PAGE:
Centre for Science says natural claims are not always safer

By Michelle Yeomans contact

- Last updated on GMT

Centre for Science says natural claims are not always safer
According to a survey from the Centre for Science and Environment (CSE), a lack of regulation in India means a ‘herbal’ claim on a cosmetic product might not always mean natural or safe.

Herbal remedies have long played an important tradition in many Asian cultures, and many of the most important herbs are being used as extracts in highly sophisticated novel active ingredients.

They have long been an integral part of medicines and beauty routines in many Asian countries, particularly India, Japan and China.

Right now Chinese and Indian Ayurveda herbs are proving increasingly popular, yet it is some of these herbal based best selling products that CSE says have been found to contain synthetics or harmful chemicals.

"Synthetic formulations containing a herb or two being passed off a 'natural or safe' image​," the Centre stated.

Adding; "a product that says it's '100% natural' may be misleading in the sense that it's difficult to stabilize a fully natural base, though not impossible, and is also quite expensive, requiring advanced technology."

Regulatory standards in India

The Indian herbal cosmetics segment is still in its early stages, which industry analysts say has in turn affected the standardization process, in that it is not stringent enough.

The claim substantiation process which states that a product is 'natural', needs to be regulated more strictly by the FDA like in western countries as some manufacturers of herbal products have been found to include synthetic base ingredients when balancing a formulation.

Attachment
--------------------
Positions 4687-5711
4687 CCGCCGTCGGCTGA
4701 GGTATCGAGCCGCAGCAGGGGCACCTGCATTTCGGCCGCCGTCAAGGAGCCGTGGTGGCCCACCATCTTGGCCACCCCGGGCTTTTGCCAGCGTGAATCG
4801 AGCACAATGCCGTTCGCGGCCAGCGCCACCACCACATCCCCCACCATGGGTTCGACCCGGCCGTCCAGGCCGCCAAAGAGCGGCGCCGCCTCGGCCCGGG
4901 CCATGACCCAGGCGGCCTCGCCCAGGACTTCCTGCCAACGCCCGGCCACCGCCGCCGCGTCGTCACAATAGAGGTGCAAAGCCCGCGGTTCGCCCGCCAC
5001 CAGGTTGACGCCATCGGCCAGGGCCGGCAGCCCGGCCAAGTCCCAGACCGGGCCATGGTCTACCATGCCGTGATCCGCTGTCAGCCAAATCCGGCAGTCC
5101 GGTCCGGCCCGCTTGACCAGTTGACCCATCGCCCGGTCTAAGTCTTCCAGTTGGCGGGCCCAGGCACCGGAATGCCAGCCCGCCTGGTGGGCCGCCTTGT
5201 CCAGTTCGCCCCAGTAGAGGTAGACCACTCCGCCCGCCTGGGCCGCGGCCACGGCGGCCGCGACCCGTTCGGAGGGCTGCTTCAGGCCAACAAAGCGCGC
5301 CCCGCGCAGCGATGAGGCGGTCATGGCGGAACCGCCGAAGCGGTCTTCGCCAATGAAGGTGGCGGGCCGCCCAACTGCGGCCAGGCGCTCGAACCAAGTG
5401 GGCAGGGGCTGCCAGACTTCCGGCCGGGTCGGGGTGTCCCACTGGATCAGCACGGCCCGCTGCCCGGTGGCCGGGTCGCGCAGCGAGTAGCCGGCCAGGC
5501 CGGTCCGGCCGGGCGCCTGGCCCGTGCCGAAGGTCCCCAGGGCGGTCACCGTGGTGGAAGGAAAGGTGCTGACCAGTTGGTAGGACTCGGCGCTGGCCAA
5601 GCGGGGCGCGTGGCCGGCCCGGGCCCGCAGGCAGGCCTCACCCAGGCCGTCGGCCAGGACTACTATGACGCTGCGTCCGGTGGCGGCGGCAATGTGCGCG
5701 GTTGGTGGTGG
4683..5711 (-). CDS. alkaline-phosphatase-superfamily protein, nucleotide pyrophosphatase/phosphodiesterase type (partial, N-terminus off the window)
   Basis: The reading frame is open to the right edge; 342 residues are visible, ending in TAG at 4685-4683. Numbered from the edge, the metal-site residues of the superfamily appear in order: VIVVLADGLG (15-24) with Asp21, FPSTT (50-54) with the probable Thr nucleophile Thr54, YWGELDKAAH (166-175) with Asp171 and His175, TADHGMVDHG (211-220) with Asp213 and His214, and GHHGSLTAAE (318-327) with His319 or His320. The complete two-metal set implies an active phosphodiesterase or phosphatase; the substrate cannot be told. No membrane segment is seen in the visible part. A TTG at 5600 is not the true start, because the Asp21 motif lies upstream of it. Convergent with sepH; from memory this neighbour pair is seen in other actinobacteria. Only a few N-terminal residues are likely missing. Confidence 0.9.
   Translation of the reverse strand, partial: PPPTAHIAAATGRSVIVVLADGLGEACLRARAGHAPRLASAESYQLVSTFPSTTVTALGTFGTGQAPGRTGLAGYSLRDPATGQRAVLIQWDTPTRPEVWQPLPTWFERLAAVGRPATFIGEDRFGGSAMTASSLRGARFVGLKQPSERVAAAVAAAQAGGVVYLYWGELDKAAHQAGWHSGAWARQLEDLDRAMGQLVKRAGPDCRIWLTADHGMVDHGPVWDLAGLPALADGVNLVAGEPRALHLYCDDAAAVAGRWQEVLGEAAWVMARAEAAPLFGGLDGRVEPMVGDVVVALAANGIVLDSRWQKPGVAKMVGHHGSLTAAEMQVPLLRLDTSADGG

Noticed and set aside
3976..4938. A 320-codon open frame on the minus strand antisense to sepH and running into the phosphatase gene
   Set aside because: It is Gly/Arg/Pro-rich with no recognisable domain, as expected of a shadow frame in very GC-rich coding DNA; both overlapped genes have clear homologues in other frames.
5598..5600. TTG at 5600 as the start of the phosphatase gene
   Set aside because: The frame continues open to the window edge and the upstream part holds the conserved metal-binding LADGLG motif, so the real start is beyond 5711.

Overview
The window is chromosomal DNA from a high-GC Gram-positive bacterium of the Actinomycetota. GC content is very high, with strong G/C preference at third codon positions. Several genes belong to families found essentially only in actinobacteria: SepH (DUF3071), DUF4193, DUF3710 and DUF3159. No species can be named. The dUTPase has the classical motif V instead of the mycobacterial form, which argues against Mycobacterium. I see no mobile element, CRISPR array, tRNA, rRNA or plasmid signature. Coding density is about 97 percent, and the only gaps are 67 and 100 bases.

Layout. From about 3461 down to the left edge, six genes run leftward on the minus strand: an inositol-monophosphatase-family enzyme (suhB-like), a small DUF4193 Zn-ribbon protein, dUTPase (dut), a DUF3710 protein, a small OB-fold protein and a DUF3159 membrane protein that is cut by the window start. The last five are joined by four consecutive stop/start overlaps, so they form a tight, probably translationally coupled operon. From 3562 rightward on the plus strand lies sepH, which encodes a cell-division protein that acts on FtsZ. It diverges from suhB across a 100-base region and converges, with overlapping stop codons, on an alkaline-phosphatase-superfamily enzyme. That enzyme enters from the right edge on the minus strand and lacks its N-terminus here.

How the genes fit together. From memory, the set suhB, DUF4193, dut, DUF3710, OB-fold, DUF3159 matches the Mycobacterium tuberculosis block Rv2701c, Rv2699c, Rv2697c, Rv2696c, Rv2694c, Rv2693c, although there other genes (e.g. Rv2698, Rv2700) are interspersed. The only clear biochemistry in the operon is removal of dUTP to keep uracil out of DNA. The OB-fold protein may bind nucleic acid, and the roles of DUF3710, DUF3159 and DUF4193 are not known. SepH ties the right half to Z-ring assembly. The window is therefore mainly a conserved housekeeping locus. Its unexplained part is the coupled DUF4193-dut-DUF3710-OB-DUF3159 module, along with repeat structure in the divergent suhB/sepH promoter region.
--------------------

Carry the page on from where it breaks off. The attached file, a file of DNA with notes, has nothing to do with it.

That, added with a long-drawn litigation process in India where a litigant would have to go through for redress, consumers generally tend not to pursue legal action against manufacturers/distributors.

However, with an increase in consumer forums and more effective laws protecting the interests of consumers, regional publications like The Times of India report this trend to be moving in the other direction, slowly but surely.

Promoting the responsible trade in herbal products and improving the service to consumers are the twin goals behind new guidance policies on microorganisms and mycotoxins and heavy metals from the American Herbal Products Association (AHPA), the publication reports.

Related topics: Regulation & Safety, South Asia

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